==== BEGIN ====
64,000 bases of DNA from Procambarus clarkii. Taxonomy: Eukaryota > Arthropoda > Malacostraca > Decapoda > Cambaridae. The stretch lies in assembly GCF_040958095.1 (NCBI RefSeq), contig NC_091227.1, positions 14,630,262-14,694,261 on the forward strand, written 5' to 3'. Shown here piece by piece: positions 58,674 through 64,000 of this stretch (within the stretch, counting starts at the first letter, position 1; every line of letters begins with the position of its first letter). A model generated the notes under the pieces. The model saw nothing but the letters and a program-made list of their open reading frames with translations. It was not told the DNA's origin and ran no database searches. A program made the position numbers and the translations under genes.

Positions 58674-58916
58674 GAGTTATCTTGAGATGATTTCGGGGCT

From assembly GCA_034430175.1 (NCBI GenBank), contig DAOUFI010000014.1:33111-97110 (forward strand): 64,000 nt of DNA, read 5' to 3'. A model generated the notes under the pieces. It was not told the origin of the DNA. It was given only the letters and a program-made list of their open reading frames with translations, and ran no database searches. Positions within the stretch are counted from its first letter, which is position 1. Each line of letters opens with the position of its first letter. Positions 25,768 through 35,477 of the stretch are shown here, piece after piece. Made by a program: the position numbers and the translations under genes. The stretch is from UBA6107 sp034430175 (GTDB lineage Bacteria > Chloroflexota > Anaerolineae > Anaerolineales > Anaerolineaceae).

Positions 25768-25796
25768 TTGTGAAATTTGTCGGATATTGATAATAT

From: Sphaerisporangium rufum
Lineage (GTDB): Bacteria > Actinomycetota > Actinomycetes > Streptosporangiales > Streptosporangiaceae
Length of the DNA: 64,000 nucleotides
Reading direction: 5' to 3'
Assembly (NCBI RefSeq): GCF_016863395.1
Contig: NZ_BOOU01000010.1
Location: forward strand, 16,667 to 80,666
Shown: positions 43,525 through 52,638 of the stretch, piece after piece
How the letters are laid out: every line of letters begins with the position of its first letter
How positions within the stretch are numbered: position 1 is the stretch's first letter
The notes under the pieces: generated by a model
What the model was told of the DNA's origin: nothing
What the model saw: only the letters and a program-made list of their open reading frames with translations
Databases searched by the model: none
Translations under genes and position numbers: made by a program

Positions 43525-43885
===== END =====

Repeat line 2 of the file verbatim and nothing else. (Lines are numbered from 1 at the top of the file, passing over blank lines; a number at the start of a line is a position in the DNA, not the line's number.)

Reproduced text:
Positions 58674-58916